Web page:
Guitar Players and Gear Acquisition Syndrome

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Well, it’s that time of the year, where the biggest trade show on earth, Winter NAMM, is slated to start! Well, for the music gear industry, that is. Showcasing the latest, greatest music equipment all under one roof in the Anaheim Convention Center in California. And, that just happens to bring this thought to mind. I spent one day recently, chatting it up with a good friend, who also plays guitar and halfway into the conversation she said, “you have G.A.S.!” I said, “excuse me?” She said,”yes, you suffer from Gear Acquisition Syndrome!” Really!

Well, after she explained the definition, which is, sometimes also abbreviated, “G.A.S.”, is a term used to describe an urge to acquire and accumulate lots of music gear. This term is commonly associated with guitarists, who tend to acquire guitars, guitar amplifiers, pedals, effects processors, accumulating extensive quantities of gear over an extended period of time. Well, my guitar playing pal was right! So, that brought up another valid question. Where did it all start? I found myself reflecting over the years, all the gear acquired, and, that had come and gone. Visuals of my studio, every corner filled with, well you know, gear!

For me, it started with the beater acoustic guitar my dad brought home one day after work and gave to me. It was true love! I played it for hours, developing massive blisters on my left hand fingertips and still kept at it like some mad scientist! A few more acoustic beater guitars entered the picture after that.

Then, entered the whole quest of acquiring an electric guitar and guitar amplifier. So, a couple of trades and a little bit of extra cash, I had my first electric guitar and guitar amp! True love again! Who says you can’t find true love twice! I couldn’t put it down. Not for a minute. I scored a practice amp with two knobs. One for volume, the other for tone. Of course both would get cranked to level 10 and my strat style electric would get kicked on the bridge single coil pickup position a lot of the time, doing everything I could to make the guitar scream and wail!

There’s no doubt my family wanted to strangle me. Sigh. But, I loved rock n’ roll! And, I was on that quest for a wicked overdriven sound. How to do that! Well, I’m sure I blew the speaker in my poor practice amp out within the first month. And I wasn’t too concerned, cause it screamed distortion!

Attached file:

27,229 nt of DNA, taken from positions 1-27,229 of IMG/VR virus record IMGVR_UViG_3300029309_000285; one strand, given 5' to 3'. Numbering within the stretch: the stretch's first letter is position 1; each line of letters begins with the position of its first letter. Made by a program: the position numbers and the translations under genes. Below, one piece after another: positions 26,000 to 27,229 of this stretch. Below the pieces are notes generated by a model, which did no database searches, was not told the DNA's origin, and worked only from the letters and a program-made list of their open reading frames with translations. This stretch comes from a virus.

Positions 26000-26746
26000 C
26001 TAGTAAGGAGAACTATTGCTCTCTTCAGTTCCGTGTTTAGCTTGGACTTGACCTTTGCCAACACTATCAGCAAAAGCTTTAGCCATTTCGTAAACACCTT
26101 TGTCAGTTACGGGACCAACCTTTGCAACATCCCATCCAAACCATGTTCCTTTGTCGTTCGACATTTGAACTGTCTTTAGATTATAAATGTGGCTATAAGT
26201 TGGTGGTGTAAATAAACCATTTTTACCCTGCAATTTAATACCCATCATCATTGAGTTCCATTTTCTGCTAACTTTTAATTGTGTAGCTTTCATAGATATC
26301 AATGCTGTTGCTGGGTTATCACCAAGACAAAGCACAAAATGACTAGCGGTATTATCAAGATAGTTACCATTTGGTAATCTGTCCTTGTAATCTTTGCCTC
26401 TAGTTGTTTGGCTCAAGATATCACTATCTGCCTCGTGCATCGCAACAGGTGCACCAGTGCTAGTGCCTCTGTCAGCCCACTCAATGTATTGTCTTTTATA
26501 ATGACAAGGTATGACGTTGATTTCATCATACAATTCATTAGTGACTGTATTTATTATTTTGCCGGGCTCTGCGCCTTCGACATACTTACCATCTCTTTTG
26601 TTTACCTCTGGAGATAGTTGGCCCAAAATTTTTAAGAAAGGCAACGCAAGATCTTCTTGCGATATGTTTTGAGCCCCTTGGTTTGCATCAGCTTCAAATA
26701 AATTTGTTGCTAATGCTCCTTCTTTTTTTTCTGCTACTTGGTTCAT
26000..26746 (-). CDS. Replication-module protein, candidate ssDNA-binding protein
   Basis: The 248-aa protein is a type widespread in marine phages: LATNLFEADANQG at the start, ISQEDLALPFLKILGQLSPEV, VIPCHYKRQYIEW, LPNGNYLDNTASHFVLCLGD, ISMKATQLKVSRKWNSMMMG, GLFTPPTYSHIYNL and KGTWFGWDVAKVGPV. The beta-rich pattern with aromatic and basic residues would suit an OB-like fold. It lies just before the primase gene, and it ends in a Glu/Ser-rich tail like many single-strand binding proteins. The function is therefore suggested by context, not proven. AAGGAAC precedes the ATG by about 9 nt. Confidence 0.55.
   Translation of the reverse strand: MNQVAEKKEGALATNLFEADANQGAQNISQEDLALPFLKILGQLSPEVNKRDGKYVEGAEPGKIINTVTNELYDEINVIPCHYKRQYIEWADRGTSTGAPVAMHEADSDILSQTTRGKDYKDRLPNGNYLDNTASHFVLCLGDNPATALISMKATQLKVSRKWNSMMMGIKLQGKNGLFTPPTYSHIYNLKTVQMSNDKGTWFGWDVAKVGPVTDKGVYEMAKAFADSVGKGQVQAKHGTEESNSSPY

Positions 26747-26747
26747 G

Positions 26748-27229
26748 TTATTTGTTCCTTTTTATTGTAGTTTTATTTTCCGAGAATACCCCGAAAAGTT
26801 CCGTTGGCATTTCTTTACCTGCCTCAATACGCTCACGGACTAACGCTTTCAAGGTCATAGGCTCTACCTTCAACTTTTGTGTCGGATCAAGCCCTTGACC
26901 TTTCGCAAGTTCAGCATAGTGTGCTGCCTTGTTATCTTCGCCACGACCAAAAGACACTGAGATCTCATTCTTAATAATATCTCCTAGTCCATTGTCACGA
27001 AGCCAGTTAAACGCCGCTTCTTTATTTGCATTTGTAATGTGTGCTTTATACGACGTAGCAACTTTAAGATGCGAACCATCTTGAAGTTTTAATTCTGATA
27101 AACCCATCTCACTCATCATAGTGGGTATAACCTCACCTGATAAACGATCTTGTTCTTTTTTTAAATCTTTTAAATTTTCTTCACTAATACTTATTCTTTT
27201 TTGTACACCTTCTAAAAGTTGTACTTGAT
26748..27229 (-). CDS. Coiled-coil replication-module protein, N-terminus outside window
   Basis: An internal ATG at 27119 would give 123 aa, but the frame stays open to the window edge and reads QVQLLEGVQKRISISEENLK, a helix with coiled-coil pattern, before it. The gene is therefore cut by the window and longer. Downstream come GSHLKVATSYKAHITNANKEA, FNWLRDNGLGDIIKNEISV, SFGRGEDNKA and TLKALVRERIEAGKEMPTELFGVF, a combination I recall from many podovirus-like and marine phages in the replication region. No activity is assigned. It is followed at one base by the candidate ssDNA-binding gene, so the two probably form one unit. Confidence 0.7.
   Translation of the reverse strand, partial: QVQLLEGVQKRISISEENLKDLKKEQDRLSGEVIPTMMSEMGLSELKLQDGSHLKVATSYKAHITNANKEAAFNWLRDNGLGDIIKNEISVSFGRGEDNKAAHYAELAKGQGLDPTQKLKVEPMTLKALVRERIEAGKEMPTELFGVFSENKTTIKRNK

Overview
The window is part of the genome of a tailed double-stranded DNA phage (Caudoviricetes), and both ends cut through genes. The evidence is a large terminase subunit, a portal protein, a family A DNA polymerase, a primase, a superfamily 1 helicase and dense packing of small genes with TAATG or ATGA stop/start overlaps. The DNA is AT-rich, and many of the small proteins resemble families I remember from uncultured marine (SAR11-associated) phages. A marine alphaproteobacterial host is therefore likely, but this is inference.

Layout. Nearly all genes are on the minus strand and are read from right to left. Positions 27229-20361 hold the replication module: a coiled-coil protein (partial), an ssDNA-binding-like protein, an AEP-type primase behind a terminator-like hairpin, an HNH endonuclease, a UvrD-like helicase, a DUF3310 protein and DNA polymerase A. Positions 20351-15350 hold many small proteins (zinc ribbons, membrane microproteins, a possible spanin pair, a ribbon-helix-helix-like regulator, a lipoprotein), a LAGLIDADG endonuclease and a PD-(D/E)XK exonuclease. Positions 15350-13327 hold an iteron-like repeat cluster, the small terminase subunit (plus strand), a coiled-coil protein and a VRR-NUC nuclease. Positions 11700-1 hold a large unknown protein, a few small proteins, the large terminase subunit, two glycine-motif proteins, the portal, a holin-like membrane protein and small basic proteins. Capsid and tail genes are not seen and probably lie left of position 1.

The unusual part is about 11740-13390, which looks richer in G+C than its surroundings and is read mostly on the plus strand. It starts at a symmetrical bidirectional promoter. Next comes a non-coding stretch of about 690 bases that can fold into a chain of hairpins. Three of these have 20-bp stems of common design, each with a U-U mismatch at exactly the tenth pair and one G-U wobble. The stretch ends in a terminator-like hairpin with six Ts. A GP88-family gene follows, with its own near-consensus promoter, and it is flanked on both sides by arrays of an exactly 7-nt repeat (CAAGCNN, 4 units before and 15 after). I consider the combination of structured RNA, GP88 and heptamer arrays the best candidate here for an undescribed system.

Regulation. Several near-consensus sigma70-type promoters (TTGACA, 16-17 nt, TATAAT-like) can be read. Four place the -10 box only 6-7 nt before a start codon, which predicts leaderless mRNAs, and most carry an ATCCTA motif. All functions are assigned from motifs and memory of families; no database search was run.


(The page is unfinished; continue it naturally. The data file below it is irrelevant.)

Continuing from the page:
The only other gizmos I’d acquired at that point were a tuner, capo, extra strings, string winder and wire cutter, guitar picks, guitar slide, guitar strap, polish, a soft shell case and extra instrument cables. So, after about six months, absorbed, reading all of my guitar magazines, every column, studying every single advertisement, I had learned about every effects pedal under the sun. A whole new chapter was about to unfold in my gear acquisition. I wanted a distortion pedal. Yes. So, I went out and scored an MXR distortion pedal. Came home, plugged it in and a whole new dimension of screaming overdrive and feedback came to life! Cool!

Now, I’d been developing my guitar chops, immersed in my Jeff Beck and Eric Clapton records. Listening for hours everyday after school, picking out lick after lick these guys played. Dissecting them. Sitting right beside my record player, moving the needle on my turntable back to the same place a thousand times, listening, absorbing, determined to pick out each amazing phrase and chord progression.

I was playing so many styles of music. Rock, jazz, blues, country. Remember, I was just thirteen years old still jamming on my first electric guitar. Then, one day leaving a guitar lesson, there it was hanging on the wall to my right, as I’m walking out of the music shop. What? A cool guitar! Yes, I stopped, picked it up. The salesman said, “wanna plug it in!” Well, of course, I did. So, the rest was pretty much history. But, I had to figure out how I was gonna be able to afford to purchase that guitar, still just being a preteen with a small weekly allowance. So, I started adding together, my allowance, also, money I had saved up, and then beg your parent til they can’t take it anymore thrown into the mix, too!

I was playing in jazz band at school at the time and also was actively playing in musicals as well. So, with some savings, a couple of guitars to trade in, some extra cash from my parents, done, I had a new guitar! Another love affair sparked. I actually purchased it around my birthday. So, I spent the good portion of my birthday gathering, playing for my family and friends. I loved that guitar.

Time marches on and now I’m playing in various rock bands. Playing in standard, alternate and open tunings. I had saved up more money and I wanted, yes, an extra electric guitar. Nothing fancy, but something that would be fun to bounce back and forth with. Scored.

Ok, so you see the pattern forming. It started fairly young for me. Around ten years old, actually. So far, I’ve just reflected on some early guitar acquisitions.